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  • Apostolos Tsompanopoulos 18:13 on 2012-03-12 Permalink  

    No editor toolbar on WordPress 

    Just a quick note for me and anyone else with a similar problem:

    If the rich-text editor on a WordPress blog is not displayed correctly (i.e. no visible toolbar or no access to writing area — I recently had both symptoms) then the problem might be an incompatible library used in a plugin.

    For my case, the solution of the problem was to deactivate the “Spelling & grammar” box of the JetPack plugin by selecting “Learn more” at first and then “De-activate”.


    Visit The Light of the LAMP blog for more…

     
  • Apostolos Tsompanopoulos 17:26 on 2011-07-27 Permalink
    Tags:   

    Show all my active WordPress plugins 

    Recently, I needed to get a list of every plugin that I’ve activated on all of my WordPress local-hosted blogs.
    So, instead of going to every blog’s dashboard and noting down the list of every active plugin, I decided to write a quick (and dirty, i.e. not optimized) script.


    <?php
    // initialize variables [you have to change them to their proper values]
    $dbhost = "localhost";
    $dbuser = "dbuser";
    $dbpass = "dbpassword";

    // connect to MySQL and get all database names
    $db = mysql_connect( $dbhost, $dbuser, $dbpass)
          or die( "MySQL connection problem: " . mysql_error());

    mysql_set_charset( "utf8");
    mysql_select_db( "information_schema", $db) or die( mysql_error());
    $sql = "SELECT SCHEMA_NAME FROM SCHEMATA";
    $u0 = mysql_query( $sql, $db) or die( mysql_error());
    $alldb = array();
    while ($u1 = mysql_fetch_row( $u0)) { $alldb[] = $u1[ 0]; }

    // select each database found and check for active plugins
    foreach( $alldb as $adb) {
        $conn = mysql_select_db( $adb, $db);

        // get *_options table name
        $sql = "SHOW TABLES FROM $adb LIKE '%_options'";
        $u0 = mysql_query( $sql, $db); // or continue;
        while ($u1 = mysql_fetch_row( $u0)) {
            if ($opt = $u1[0]) {
                // get active plugins list
                $sql = "SELECT * FROM $opt WHERE option_name='active_plugins'";
                $u00 = mysql_query( $sql, $db);
                if ($u01 = mysql_fetch_array( $u00)) {
                    $apj = $u01[ 'option_value'];
                    if ($apj) {
                        $ap = unserialize( $apj);
                        foreach( $ap as $apv)
                            echo "Database: $adb >>> $apvn";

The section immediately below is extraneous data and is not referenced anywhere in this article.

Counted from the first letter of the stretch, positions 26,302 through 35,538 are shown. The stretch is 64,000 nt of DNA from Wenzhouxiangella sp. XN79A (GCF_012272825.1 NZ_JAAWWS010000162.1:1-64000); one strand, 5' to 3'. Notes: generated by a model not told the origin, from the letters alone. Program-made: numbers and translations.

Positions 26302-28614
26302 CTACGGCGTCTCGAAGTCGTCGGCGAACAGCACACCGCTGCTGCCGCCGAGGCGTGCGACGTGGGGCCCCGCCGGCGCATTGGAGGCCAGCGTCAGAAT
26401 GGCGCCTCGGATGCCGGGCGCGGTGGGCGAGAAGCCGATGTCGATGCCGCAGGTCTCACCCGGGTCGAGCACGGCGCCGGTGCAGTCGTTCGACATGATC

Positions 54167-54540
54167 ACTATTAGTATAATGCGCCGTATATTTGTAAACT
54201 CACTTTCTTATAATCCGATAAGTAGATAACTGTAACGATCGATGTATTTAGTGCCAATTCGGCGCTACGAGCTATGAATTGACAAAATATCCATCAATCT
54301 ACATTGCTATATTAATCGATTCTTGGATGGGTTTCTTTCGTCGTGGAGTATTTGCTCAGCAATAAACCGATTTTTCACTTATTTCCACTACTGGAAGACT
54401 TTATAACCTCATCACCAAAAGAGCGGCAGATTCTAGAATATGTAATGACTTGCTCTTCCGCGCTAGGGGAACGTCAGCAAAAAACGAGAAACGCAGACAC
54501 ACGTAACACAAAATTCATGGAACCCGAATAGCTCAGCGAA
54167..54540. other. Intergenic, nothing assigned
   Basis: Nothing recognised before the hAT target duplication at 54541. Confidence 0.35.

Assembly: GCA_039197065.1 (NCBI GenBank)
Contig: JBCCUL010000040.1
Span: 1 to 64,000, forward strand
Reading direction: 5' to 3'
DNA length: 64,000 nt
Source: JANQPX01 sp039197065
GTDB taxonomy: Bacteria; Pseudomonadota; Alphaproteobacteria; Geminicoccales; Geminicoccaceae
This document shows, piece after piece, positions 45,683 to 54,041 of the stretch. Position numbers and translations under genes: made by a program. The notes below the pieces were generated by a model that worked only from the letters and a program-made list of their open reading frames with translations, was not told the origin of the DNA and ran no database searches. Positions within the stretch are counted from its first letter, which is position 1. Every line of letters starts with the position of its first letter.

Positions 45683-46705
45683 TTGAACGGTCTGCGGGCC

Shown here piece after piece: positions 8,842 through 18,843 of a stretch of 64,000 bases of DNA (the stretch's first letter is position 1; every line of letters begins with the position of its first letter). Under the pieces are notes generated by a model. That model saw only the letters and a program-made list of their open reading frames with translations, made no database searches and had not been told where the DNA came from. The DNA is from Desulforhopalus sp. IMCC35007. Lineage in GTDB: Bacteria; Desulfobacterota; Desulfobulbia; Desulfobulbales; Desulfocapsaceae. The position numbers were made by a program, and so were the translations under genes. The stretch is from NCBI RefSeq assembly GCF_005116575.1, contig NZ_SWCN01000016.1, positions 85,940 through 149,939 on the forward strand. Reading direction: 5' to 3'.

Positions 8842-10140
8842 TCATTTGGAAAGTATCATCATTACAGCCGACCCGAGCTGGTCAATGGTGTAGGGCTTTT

}
                }
            }
        }
    }

    mysql_close( $db);
    ?>

    The output of this script is a list of all active plugins, one for each line, so it can be used in a shell script, for example one can find out how many of them are active:

    php show_all_active_plugins.php | wc -l

    or find out which blogs are using a certain plugin:

    php show_all_active_plugins.php | grep akismet

    Disclaimer: as usual, this script works for my setup and, for this reason, I'm sharing it here for everyone interested. I hope it will work for anyone else who tries it, but I cannot guarantee it for every possible situation.


    Visit The Light of the LAMP blog for more…

     
    • Dion de Ville 16:02 on 2011-12-16 Permalink | Reply

      Thank you very much for this. I'm going to use a cut down version of it in a WordPress plugin.

      There are two oversights in the script:

      1, You've missed the opening php tag;

      2, To display display the out put in a file called, for example, active-plugs.php, you need to place a line break after each output line.

      BTW, your commenting system doesn't work properly in Chrome.

      Thanks again. I'll be back for future posts.

    • Apostolos Tsompanopoulos 16:26 on 2011-12-16 Permalink | Reply

      Thank you Dion, I've made the correction #1.
      As for the #2 remark, I wrote this script to run from the shell, as an argument to php interpreter, so I added only the "n" line break and not a "< br >".

      Feel free to change it and use it as you like, I'm glad it is useful.

    • Kevin L. 16:07 on 2012-02-03 Permalink | Reply

      This is a horrible example of getting a list of plugins via WordPress. Why wouldn't you use WordPress functions with $wpdb to interact with the database? Obviously you don't write WordPress themes or plugins often.

    • Apostolos Tsompanopoulos 16:12 on 2012-02-03 Permalink | Reply

      Kevin you are right and I agree with you, but this is a "quick and dirty" solution, as I wrote at the start of the article, that just works from the command line, where I want it to run (and it runs for all the blogs I have installed).

    • Tim Kaufmann 12:46 on 2012-05-17 Permalink | Reply

      This comes in handy when you don't want to run the wordpress installation after it has been infected by a malicious hacker.

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